Fix broken Jupyter PDF export

Jupyter Notebooks allow to export the given file as a static PDF (in the “File” menu). There is just one problem, though: Sometimes it fails to generate the desired PDF document!

The overall process at play is that in the first step, the notebook is translated to [LaTeX], a typesetting language. It is famous for supporting mathematical formulas and producing high-quality output, but it is also a programming language and therefore inherits all its “problems” like syntax errors and so on.

If there are problematic commands in LaTeX, processing the document stops and you end up with a partial result or no PDF at all. This could even break silently and leaves you puzzled about what’s going on.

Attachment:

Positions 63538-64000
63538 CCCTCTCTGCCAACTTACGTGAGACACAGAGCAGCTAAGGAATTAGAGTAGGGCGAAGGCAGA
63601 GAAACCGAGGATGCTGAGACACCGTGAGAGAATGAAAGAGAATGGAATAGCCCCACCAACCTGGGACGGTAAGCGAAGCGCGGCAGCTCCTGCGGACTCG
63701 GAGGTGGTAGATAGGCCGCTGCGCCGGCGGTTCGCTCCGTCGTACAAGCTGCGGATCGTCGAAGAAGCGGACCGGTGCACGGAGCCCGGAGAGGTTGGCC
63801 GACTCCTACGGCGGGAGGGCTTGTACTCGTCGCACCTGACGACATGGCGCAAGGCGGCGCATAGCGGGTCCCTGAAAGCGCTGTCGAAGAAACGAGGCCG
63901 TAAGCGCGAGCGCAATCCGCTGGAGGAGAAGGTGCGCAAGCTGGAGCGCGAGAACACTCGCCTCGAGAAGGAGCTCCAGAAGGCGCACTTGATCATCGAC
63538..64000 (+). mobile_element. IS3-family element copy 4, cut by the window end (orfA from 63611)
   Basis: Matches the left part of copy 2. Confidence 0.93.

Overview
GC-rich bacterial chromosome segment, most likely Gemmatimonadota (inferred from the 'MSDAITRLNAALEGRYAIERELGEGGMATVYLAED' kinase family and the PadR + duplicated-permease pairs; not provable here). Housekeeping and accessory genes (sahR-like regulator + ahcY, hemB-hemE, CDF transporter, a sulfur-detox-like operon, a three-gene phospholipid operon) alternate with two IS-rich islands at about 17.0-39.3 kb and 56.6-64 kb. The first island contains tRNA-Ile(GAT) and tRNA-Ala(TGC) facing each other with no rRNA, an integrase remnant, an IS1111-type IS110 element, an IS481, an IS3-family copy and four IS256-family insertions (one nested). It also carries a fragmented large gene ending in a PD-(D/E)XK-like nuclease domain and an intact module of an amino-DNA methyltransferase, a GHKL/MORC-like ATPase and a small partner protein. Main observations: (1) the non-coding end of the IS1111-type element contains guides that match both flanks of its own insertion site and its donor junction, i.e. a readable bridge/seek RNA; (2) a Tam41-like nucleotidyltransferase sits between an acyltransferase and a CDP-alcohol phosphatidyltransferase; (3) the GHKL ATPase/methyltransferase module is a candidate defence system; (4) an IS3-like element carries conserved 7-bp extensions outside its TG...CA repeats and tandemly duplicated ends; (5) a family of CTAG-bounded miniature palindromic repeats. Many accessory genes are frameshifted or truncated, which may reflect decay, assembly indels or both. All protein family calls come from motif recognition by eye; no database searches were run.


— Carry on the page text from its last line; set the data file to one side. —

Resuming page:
To fix this, convert the document to LaTeX instead, which is essentially a text file ending with *.tex. To accomplish this, select the LaTeX export in the Jupyter Notebook’s file menu, right above the PDF export. Then either click the button to open end edit it, or click on the generated *.tex file to open it up in CoCalc’s LaTeX editor.

That editor will attempt to compile it and will quickly point out one or more errors. It lists them in order to direct you to the line where the problems are. For example, let’s assume there is a line like this:

\begin{bmatrix} 1 & 0 \\ 0 & 1 \end{bmatrix}

This will be reported as a missing dollar sign ($) error, because in the Jupyter Notebook’s Markdown cells such formulas do not need to be wrapped inside of them – proper LaTeX requires that, though. To continue that example, changing the line to

$$\begin{bmatrix} 1 & 0 \\ 0 & 1 \end{bmatrix}$$

makes LaTeX happy and the document compiles fine to the PDF file.